Ford Authority

Ford’s Darren Palmer Talks About The Challenges Of EV Adoption

As automakers continue to work on developing electric vehicles, they’ve discovered that the EV world is much different than the ICE one. Ford has attempted to use every trick it has learned about the all-electric vehicle world in developing the 2021 Ford Mustang Mach-E, and now that deliveries of the automaker’s first such vehicle have begun, Ford’s Global Product Development Director for battery electric vehicles, Darren Palmer, recently discussed the automaker’s efforts to understand and perpetuate EV adoption with Autoblog.

Palmer likened EV adoption to the process the original iPhone had to go through to gain acceptance among traditional cellular phone users. Back then, Apple had to convince buyers that despite its shortcomings – shorter battery life and lack of a keyboard – the benefits made it a proper revelation. He believes that electric cars will have the same sort of impact – the key is to get buyers to give them a chance.

When Ford was developing the Mach-E, it also realized that today’s EV buyers are looking for vehicles that are desirable, not necessarily only practical. “When people see the true benefits of electric vehicles, it drives that want and desire,” Palmer said. “We want to pick up on early majority adoption. This is not looking for a niche, it’s looking for more.”

This is one reason why the Mach-E is a small crossover, instead of a sports car. “We sell hundreds of thousands of them. They are very useful in people’s lives,” Palmer said. However, he also admits that space was a consideration, and it was much easier to package batteries inside of a crossover. Palmer noted that once battery technology improves, Ford can then look at producing “a more traditional sports coupe.”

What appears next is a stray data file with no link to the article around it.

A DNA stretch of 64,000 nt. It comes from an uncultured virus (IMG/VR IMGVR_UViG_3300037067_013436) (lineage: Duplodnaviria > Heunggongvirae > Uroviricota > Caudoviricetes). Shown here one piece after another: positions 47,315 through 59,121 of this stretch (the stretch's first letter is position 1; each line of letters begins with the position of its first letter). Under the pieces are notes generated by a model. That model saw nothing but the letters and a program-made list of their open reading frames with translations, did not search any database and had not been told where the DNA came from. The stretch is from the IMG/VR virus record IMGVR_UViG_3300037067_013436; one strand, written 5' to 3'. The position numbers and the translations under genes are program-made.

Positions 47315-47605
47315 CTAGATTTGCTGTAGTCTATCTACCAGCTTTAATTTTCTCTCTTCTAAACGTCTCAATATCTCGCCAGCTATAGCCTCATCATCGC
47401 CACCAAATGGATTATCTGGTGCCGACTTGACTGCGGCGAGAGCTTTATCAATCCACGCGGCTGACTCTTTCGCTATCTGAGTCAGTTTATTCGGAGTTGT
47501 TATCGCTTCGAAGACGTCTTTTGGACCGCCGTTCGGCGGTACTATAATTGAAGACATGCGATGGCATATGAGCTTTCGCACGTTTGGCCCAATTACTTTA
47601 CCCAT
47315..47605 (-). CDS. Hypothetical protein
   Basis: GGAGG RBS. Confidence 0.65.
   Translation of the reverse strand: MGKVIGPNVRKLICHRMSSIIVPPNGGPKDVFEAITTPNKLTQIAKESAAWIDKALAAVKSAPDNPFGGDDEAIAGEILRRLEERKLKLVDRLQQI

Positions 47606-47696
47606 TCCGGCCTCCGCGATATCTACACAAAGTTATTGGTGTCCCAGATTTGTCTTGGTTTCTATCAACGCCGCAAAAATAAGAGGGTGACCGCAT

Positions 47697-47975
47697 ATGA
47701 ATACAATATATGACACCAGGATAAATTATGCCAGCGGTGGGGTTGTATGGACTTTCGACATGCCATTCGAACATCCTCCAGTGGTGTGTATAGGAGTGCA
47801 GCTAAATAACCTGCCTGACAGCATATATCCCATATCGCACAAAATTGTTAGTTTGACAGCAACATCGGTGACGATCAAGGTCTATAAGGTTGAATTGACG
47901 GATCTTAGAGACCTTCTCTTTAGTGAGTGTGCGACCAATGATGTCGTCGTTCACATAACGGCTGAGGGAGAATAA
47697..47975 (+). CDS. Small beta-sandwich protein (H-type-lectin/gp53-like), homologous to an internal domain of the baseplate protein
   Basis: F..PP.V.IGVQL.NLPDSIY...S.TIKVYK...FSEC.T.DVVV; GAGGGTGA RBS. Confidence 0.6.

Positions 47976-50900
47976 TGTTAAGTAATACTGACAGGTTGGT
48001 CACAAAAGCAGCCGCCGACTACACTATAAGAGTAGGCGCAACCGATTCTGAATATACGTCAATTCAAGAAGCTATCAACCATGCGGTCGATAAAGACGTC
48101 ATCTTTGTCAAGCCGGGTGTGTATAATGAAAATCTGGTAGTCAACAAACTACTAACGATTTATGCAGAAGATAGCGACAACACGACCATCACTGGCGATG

Regardless, Ford took great care to ensure the Mach-E presented a sporty driving experience worthy of its Mustang nameplate. “It is tuned to feel like a rear-wheel drive,” Palmer said. “When you step on the accelerator, you feel the car yawing around the center, being pushed by the rear wheels. This car is distinctly tuned to feel like a Mustang. In the BEV space, the vehicles usually feel flat or as if they are front-wheel drive.”

Finally, in somewhat of a slight directed toward Tesla and its sometimes-maligned build quality, Palmer notes that Ford is working hard to ensure the Mach-E is essentially flawless. “The doors fit properly, the plastics and other materials color-match, the bumpers don’t fall off, the roof doesn’t come off when you wash it, the door handles don’t get stuck in cold weather,” he said.

We’ll have more on the Mach-E and Ford’s electric future very soon, so be sure and subscribe to Ford Authority for more Mustang Mach-E news and ongoing Ford news coverage.

Brett's lost track of all the Fords he's owned over the years and how much he's spent modifying them, but his current money pits include an S550 Mustang and 13th gen F-150.

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  1. Dan Ross

    Why are they available in Texas but not Pennsylvania

  2. Jordie

    It looks like a Focus Mach e. Mustang is a particular model but you made it a brand. Foretells Mustang as a 2 door sports coupe may be not long for this world. Electric vehicles are following a similar trajectory as the personal computer did decades ago but with a huge expense and little reward for being an early adopter. The reward being rapid obsolescence and no upgrade path. Think upgraded battery packs.


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